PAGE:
On 7/12/21, 20:59, "TLS on behalf of Douglas Stebila" < on behalf of> wrote:

    Hi Eric,

    The main motivation is that, in some cases, post-quantum signatures are larger in terms of communication size compared to a post-quantum KEM, under the same cryptographic assumption.

    For example, the KEM Kyber (based on module LWE) at the 128-bit security level has 800-byte public keys and 768-byte ciphertexts.  The matching signature scheme Dilithium (also based on module LWE) has 1312-byte public keys and 2420-byte signatures.  Doing KEM-based server authentication rather than signature-based server authentication would thus save 2164 bytes per handshake.

    We would still need digital signatures for a PKI (i.e., the root and intermediate CAs would sign certificates using PQ digital signature schemes), but the public key of the endpoint server can be a KEM public key, not a digital signature public key.


    > On Jul 12, 2021, at 20:30, Eric Rescorla <> wrote:
    > Hi folks,
    > I have just given draft-celi-wiggers-tls-authkem-00.txt a quick
    > read. I'm struggling a bit with the rationale, which I take to be
    > these paragraphs:
    >    In this proposal we use the DH-based KEMs from [I-D.irtf-cfrg-hpke].
    >    We believe KEMs are especially worth discussing in the context of the
    >    TLS protocol because NIST is in the process of standardizing post-
    >    quantum KEM algorithms to replace "classic" key exchange (based on
    >    elliptic curve or finite-field Diffie-Hellman [NISTPQC]).
    >    This proposal draws inspiration from [I-D.ietf-tls-semistatic-dh],
    >    which is in turn based on the OPTLS proposal for TLS 1.3 [KW16].
    >    However, these proposals require a non-interactive key exchange: they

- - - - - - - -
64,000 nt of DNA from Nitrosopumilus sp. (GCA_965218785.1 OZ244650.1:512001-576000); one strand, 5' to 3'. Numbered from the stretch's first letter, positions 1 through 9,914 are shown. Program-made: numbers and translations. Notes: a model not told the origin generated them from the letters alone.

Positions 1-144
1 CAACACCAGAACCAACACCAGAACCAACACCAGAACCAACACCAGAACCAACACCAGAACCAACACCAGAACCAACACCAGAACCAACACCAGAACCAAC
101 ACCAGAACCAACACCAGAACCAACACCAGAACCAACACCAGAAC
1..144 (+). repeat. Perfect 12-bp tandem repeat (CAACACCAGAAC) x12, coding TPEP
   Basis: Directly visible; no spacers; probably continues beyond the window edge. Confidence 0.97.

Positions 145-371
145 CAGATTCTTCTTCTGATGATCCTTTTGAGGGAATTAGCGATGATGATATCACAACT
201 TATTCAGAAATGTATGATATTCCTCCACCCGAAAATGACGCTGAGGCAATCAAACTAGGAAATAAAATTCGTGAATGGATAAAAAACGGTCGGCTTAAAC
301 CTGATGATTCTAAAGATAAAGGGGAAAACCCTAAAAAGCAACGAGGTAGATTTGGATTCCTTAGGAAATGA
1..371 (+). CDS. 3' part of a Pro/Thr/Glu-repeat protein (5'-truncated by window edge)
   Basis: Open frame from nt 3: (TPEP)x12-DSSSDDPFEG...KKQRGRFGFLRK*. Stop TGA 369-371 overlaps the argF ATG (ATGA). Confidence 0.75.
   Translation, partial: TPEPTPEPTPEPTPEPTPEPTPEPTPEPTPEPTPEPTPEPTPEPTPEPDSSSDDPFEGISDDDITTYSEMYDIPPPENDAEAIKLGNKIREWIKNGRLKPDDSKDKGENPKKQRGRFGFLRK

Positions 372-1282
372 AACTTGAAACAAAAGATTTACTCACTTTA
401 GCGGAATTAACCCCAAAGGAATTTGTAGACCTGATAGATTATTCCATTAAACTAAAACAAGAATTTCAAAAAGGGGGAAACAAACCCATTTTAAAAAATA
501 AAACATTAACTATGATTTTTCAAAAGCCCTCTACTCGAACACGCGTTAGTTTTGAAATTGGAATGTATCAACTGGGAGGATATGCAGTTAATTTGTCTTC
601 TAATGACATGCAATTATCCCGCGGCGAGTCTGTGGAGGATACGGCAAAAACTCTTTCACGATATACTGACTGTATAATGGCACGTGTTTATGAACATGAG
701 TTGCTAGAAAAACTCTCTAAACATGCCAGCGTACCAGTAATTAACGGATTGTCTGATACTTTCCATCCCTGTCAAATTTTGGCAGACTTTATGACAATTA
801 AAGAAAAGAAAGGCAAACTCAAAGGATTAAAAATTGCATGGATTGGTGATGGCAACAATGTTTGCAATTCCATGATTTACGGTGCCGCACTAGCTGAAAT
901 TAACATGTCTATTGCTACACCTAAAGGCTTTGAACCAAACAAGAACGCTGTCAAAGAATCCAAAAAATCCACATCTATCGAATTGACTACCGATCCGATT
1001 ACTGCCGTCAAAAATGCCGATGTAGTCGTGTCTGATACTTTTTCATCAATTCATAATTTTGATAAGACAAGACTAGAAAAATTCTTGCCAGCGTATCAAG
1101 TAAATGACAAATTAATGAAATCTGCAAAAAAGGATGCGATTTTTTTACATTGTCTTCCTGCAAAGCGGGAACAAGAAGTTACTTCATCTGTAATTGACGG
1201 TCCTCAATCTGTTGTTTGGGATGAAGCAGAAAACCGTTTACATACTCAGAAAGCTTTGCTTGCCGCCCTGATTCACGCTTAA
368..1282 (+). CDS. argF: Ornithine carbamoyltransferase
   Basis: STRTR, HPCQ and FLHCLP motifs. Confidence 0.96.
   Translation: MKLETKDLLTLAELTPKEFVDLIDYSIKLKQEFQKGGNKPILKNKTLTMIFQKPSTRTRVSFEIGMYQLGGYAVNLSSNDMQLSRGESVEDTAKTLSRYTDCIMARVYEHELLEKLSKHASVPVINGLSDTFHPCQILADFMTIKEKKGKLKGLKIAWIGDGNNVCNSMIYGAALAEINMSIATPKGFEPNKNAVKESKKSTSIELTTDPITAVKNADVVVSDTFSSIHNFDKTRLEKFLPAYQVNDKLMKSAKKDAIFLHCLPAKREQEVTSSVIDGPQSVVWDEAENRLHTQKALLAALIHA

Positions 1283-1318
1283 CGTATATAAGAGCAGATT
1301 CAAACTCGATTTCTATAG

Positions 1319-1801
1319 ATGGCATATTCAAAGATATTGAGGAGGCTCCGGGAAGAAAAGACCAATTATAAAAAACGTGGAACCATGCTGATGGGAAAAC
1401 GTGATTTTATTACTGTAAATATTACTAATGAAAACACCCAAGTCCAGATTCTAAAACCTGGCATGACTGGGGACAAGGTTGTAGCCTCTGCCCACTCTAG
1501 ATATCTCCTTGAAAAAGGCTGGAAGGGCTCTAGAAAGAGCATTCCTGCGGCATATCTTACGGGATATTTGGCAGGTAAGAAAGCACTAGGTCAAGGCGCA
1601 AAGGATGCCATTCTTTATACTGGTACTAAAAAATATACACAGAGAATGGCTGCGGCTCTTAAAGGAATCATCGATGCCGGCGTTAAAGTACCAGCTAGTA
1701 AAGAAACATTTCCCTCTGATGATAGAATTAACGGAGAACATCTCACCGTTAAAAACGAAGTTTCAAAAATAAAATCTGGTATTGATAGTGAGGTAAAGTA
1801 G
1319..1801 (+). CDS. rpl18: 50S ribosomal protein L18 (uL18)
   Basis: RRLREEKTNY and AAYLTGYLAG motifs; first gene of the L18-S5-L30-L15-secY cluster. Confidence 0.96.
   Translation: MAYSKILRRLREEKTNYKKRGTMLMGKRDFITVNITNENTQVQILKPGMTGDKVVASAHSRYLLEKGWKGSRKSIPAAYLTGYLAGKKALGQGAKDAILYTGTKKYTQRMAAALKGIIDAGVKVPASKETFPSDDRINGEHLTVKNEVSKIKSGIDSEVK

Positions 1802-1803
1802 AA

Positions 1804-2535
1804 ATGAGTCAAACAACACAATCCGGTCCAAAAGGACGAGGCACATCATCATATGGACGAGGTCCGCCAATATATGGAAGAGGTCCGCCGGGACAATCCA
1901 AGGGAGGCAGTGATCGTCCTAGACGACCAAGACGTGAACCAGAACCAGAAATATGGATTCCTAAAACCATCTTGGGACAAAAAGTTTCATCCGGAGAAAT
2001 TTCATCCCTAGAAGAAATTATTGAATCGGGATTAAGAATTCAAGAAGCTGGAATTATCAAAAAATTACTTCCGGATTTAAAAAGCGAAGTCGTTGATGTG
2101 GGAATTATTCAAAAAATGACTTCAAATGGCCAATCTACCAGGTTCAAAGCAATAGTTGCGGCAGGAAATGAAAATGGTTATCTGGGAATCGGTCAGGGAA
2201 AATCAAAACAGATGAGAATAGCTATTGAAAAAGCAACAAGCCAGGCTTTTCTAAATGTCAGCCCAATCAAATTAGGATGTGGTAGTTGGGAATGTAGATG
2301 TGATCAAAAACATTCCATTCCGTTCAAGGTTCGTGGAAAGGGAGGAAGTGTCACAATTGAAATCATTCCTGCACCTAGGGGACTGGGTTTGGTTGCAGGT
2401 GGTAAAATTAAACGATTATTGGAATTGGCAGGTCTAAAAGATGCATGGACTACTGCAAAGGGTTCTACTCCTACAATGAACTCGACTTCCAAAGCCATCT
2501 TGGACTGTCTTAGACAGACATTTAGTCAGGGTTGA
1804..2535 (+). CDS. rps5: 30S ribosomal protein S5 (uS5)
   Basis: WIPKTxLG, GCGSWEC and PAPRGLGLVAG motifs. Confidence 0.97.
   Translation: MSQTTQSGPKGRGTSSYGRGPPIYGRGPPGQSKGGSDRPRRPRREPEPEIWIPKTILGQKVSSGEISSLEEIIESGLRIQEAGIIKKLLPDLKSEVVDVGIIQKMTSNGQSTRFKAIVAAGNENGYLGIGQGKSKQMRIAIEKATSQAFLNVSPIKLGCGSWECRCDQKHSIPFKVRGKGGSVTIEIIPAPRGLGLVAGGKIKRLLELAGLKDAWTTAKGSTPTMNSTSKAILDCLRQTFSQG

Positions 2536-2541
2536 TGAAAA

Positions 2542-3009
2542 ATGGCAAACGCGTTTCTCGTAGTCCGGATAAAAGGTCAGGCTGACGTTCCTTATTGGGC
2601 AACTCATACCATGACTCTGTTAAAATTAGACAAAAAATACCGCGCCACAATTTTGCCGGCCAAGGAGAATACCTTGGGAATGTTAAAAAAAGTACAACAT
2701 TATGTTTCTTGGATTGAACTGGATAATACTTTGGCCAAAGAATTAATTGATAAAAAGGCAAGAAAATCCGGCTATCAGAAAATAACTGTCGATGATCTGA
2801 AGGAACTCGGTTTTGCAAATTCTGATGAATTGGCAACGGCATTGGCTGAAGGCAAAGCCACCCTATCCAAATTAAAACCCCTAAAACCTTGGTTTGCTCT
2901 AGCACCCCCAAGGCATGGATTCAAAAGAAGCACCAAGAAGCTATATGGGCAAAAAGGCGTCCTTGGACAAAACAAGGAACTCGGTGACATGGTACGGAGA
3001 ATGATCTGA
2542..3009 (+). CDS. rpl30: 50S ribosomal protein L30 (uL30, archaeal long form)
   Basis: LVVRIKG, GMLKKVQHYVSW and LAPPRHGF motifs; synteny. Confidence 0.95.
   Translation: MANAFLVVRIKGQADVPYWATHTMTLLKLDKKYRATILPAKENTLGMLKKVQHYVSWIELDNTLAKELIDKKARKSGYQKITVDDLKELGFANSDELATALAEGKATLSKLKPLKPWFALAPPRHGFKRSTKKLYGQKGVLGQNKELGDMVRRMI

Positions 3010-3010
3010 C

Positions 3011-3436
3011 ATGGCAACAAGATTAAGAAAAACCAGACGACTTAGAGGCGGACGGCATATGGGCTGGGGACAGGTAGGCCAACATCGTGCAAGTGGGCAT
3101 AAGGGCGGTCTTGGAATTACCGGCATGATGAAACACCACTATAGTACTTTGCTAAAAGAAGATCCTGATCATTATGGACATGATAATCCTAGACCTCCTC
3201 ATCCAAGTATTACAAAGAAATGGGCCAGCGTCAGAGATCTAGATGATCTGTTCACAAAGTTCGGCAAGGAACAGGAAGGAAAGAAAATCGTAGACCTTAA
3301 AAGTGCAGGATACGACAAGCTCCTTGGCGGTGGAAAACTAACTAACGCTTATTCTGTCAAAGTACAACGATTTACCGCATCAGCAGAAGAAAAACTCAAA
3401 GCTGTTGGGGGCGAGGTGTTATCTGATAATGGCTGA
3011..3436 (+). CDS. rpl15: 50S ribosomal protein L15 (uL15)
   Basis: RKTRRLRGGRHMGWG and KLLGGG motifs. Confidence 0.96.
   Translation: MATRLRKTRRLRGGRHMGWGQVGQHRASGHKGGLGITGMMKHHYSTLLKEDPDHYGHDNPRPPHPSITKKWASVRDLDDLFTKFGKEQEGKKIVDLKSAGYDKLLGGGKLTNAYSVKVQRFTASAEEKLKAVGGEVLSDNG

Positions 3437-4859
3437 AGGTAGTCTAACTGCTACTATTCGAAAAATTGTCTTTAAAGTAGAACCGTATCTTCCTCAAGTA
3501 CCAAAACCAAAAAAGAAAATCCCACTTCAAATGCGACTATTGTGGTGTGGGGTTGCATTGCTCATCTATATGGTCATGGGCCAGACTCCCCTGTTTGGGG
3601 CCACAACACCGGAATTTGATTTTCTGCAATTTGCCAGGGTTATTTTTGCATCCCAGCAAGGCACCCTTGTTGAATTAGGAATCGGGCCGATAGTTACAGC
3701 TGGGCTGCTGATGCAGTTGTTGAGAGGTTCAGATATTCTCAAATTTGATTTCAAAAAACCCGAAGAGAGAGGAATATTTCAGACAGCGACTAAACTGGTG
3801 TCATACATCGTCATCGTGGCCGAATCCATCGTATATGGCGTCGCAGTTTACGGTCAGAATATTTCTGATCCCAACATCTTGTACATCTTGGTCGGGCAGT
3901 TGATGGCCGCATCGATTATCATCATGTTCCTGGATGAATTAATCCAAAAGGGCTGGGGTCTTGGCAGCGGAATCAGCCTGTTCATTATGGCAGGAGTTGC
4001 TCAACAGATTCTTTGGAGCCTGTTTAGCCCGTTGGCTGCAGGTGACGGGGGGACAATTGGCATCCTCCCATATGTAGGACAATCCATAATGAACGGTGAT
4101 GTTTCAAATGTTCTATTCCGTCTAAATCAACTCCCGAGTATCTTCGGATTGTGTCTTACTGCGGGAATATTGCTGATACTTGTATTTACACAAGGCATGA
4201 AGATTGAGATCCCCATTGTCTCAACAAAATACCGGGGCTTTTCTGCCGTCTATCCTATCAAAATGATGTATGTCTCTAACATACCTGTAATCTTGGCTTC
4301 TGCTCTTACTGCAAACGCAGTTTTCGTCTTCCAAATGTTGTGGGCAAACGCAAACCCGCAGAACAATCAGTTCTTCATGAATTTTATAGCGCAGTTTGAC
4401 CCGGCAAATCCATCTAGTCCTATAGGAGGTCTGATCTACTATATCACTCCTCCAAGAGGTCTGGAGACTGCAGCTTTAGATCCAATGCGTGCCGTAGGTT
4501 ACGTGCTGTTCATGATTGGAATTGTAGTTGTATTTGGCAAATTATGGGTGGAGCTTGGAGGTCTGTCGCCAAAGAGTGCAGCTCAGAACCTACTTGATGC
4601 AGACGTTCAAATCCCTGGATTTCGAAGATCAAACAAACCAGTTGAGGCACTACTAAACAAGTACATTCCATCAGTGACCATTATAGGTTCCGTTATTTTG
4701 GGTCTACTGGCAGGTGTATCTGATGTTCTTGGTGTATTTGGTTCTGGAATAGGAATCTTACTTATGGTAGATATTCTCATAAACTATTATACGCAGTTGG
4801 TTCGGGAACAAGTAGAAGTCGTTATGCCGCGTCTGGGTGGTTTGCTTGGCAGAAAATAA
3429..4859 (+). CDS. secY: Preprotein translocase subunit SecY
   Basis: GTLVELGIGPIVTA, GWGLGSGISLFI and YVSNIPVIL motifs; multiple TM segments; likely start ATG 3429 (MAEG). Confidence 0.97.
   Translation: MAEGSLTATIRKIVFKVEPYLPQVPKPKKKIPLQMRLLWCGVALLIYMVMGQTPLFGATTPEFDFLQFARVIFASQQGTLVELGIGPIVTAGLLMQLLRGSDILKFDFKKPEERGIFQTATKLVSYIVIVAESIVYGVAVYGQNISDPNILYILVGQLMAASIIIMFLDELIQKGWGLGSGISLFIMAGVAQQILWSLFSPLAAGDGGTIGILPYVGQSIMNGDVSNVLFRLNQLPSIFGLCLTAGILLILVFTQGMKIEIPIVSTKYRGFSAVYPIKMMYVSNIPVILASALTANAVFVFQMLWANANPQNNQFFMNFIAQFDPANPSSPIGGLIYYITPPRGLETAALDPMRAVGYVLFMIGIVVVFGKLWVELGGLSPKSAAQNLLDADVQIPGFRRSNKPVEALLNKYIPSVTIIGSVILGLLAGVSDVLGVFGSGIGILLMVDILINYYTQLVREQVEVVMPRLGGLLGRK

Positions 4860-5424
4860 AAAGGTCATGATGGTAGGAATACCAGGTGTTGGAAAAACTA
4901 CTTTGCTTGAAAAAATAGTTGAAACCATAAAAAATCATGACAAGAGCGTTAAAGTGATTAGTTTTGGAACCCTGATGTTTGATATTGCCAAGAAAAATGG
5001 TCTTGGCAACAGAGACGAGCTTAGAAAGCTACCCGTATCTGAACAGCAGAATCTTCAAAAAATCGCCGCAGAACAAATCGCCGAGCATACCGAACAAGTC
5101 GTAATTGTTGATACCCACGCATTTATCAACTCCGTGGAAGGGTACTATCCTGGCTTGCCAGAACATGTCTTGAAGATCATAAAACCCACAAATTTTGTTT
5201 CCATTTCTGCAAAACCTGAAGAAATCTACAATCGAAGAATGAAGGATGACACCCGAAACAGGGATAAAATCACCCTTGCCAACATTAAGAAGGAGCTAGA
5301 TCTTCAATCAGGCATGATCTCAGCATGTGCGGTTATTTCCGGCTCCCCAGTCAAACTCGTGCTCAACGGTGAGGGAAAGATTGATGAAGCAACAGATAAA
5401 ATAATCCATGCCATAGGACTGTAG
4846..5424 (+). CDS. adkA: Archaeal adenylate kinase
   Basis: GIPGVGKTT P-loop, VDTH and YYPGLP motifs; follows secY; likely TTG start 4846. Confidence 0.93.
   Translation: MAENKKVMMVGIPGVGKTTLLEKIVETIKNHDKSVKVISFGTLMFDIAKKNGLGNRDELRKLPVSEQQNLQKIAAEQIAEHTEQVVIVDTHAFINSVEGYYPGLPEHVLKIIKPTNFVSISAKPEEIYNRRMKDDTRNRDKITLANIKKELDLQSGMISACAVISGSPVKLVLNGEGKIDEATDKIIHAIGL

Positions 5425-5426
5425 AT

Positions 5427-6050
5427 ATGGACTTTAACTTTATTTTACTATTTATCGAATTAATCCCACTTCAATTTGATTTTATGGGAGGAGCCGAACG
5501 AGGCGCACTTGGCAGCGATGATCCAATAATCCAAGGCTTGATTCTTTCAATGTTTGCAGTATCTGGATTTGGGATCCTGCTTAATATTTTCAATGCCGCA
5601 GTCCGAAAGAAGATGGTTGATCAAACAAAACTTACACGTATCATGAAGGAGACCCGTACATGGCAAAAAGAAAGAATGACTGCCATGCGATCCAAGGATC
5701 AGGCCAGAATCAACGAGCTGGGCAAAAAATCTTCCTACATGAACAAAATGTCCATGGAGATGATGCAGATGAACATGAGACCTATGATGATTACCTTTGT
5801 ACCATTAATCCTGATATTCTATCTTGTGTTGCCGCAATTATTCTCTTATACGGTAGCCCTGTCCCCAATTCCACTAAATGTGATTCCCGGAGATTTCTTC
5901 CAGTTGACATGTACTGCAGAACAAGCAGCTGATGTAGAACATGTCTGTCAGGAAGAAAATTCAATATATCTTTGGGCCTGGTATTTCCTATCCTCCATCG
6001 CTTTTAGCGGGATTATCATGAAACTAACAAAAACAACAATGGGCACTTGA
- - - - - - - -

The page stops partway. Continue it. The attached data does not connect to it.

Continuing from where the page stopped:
>    combine the client's public key with the server's long-term key.
    >    This imposes a requirement that the ephemeral and static keys use the
    >    same algorithm, which this proposal does not require.  Additionally,
    >    there are no post-quantum proposals for a non-interactive key
    >    exchange currently considered for standardization, while several KEMs
    >    are on the way.
    > I see why this motivates using a KEM for key establishment, but I'm
    > not sure it motivates this design, which seems like a fairly radical
    > change to TLS. As I understand the situation, in the post-quantum
    > world we're going to have:
    > - non-interactive KEMs (as you indicate above)
    > - some sort of signature system (otherwise we won't have certificates).
    > This certainly argues that we need a KEM for key establishment, but
    > not for authentication. Instead, why can't we use signatures for
    > authentication, as TLS does today? I.e., the certificates would have a
    > (potentially post-quantum) signing key in them and you then use the
    > KEM for key establishment and the signing key for authentication.
    > That would give us a design much closer to the present TLS 1.3
    > (effectively just defining a new group for the KEM).
    > What am I missing?
    > -Ekr